At Yeo Moor, we believe that everyone has the potential to be successful at mathematics and so teach using a ‘mastery approach’ to ensure children enjoy success. This enables a deeper and sustainable understanding of maths concepts. The children can then apply their knowledge appropriately, flexibly and creatively to new and unfamiliar situations. All children will be provided with concrete manipulatives and pictorial representations to help them understand it, not just know it. Integral to this success in mathematics is the ability to fluently recall number facts and times tables. From this strong basis, children are encouraged to question, investigate and have fun with maths.
Every Yeo Moor Mathematician will:
- Prove and justify it! Explain their thinking and provide evidence for it.
- Manipulate it! Demonstrate their understanding using a variety of representations including concrete resources and images.
- Teach it! Teach what they have learnt to someone else.
- Link and apply it! Identify patterns, relationships and make connections within and outside of maths.
- Say it! Use high order maths vocabulary to describe their strategies and understanding.
- Problem-solve! Use their maths knowledge to solve real life multistep problems.
Mathematics is a creative and highly interconnected discipline that has been developed over centuries, providing the solution to some of history’s most intriguing problems. It is essential to everyday life, critical to science, technology and engineering, and necessary for financial literacy and most forms of employment. A high-quality mathematics education therefore provides a foundation for understanding the world, the ability to reason mathematically, an appreciation of the beauty and power of mathematics, and a sense of enjoyment and curiosity about the subject.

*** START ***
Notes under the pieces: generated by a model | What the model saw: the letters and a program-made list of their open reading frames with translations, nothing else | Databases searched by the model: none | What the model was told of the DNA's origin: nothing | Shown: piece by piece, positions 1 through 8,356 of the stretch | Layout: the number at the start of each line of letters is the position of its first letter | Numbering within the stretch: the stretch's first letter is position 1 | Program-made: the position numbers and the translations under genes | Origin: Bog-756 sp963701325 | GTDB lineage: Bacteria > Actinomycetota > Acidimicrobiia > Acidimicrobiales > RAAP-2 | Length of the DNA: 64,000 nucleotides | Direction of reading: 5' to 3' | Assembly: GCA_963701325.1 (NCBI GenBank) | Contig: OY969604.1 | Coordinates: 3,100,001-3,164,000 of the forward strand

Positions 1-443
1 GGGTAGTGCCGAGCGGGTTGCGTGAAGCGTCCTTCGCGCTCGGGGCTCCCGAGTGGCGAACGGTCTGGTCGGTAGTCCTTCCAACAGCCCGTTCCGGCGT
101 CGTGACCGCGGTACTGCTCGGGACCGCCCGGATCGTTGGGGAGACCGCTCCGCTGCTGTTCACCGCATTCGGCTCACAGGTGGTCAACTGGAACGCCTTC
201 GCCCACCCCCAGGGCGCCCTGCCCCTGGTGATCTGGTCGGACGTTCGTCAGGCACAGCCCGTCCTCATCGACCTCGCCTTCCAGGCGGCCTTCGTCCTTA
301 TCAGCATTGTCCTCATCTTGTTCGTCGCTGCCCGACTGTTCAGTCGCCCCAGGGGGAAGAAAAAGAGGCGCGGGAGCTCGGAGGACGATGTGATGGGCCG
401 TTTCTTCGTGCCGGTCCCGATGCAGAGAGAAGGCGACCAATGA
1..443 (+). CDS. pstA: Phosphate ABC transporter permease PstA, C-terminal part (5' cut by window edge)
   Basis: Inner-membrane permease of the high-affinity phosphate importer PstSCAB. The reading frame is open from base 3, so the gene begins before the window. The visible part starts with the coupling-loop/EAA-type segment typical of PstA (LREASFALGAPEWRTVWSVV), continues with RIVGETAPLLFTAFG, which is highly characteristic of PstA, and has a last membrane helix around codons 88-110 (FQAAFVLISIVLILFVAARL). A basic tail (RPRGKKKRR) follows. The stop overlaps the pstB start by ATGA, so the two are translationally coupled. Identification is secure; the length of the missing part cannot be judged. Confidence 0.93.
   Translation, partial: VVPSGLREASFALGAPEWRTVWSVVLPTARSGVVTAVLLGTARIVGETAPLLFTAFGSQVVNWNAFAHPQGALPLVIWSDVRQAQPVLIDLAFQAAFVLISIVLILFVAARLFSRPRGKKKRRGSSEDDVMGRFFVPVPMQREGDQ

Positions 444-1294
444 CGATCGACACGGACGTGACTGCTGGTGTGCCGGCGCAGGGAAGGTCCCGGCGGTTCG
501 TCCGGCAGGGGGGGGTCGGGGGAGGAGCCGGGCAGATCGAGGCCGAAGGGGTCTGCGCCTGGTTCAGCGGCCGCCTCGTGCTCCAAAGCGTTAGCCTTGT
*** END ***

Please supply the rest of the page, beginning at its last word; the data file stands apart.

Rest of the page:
Click on the links below to find out more about how mathematics is taught at Yeo Moor.
The national curriculum for mathematics aims to ensure that all pupils:
- become fluent in the fundamentals of mathematics, including through varied and frequent practice with increasingly complex problems over time, so that pupils develop conceptual understanding and the ability to recall and apply knowledge rapidly and accurately.
- reason mathematically by following a line of enquiry, conjecturing relationships and generalisations, and developing an argument, justification or proof using mathematical language
- can solve problems by applying their mathematics to a variety of routine and non-routine problems with increasing sophistication, including breaking down problems into a series of simpler steps and persevering in seeking solutions.